Dominique Booth was originally committed to Tennessee, however decided to spurn the SEC for the "hometown Hoosiers".  He was the fourth ranked player overall in the state of Indiana and is the most highly regarded commit of the Hoosiers' 2014 class.

On the field Booth has the size of the prototypical slot receiver. He possesses a very good frame and strength for the position, however his playing speed needs to be increased for him to truly be effective at the next level. On the other hand, he can throttle down well and use his body to gain leverage inside and plays off opposing defenders well. He has a very good feel for the swing screen and shorter routes, which are prevalent in the Hoosiers passing game. While typically in the recruiting game size and speed rule the day, one of Booth's greatest assets is his intelligence. He has a knack for finding soft spots under zone coverage, and seems to have a high football IQ.

One of the keys to being a good slot receiver is toughness, and Booth doesn't lack that whatsoever. He is willing to come inside and is not scared of a little traffic, and is strong after the catch. He has good balance and attacks defenders. He has natural ball skills and is able to use his terrific body control going after balls outside of his frame.

Again the biggest question is Booth's playing speed. He plays strong, and shows quick feet, however he lacks burst and a second gear. He very well may struggle at the beginning of his college career trying to create separation, or running away from defenders after the catch. If he can improve his speed, it will boost his development, but how soon can that happen for him?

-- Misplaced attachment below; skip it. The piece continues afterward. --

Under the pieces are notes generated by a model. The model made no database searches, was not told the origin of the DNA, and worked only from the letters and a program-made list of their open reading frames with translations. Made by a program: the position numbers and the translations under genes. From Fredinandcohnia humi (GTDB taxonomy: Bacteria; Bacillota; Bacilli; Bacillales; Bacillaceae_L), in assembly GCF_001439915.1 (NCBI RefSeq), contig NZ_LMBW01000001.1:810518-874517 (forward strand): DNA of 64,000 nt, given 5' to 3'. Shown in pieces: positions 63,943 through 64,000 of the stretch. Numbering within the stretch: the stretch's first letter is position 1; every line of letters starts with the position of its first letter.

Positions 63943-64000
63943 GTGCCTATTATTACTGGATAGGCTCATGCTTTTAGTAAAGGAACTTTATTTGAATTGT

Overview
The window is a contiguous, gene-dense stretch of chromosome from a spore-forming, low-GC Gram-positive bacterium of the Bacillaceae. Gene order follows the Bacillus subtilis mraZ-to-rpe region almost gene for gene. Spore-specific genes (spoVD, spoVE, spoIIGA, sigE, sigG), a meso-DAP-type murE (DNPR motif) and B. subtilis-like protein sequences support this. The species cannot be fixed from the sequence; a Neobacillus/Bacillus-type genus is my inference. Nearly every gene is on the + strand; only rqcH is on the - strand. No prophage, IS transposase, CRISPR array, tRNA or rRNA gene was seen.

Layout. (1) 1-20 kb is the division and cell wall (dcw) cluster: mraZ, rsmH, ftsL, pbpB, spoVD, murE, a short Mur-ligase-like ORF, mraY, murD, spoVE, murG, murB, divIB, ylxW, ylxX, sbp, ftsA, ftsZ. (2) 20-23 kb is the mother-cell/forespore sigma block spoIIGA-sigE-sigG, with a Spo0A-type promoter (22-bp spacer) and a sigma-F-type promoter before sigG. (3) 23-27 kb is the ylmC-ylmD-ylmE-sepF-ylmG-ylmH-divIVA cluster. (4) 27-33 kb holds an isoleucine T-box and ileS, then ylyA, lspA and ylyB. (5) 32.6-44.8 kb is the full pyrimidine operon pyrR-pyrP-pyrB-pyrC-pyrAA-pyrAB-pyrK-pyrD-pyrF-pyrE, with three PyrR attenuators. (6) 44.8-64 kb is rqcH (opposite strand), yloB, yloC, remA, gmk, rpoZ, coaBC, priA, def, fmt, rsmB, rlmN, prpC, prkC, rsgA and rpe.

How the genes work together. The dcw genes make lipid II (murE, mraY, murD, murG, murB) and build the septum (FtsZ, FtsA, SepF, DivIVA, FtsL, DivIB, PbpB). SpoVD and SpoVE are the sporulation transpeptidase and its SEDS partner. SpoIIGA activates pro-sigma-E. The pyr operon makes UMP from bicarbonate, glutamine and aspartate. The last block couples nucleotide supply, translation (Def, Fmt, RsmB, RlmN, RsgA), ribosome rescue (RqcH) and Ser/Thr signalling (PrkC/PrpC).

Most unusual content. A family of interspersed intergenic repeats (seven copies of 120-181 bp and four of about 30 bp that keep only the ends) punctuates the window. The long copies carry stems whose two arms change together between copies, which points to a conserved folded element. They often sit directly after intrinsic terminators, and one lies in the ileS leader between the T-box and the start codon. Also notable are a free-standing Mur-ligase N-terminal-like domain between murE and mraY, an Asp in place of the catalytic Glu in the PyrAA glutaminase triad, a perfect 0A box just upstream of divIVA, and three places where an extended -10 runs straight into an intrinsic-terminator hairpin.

I think due to the Hoosiers current state of flux at the wide receiver position, the door for Booth to get into the rotation immediately is very possible. Helping his case was the ability for him to enroll early and play through spring camp, getting a big head start in his college career. I don't see him walking in and becoming a playmaker from day one, however, I do see a player that will develop each and every week and by the end of his freshman year and into his sophomore year could begin to develop into a true weapon for the Hoosiers.

Simmie Cobbs | River Forest (Oak Park, IL)
3-Stars | 181st Ranked Wide Receiver | 6'4" 205


Cobbs is an interesting prospect, in that he has almost tight end size, but has a wide receiver skill set. He was originally committed to play for Purdue, but then he wised up and set his GPS to Bloomington.  He is a big, thickly built prospect with good height and very long arms.  He is a very physical player who lines up contact. For his size, again very tight end-ish, he has above average speed.

Cobbs does lack explosiveness and separation skills. He relies on his large frame and pure strength to overpower defenders, which might not go over as well on the next level. As a receiver, he does come off the line with a good surge and gets into routes quickly and can shield defenders. His route tree must grow exponentially for him to be a factor in the collegiate game.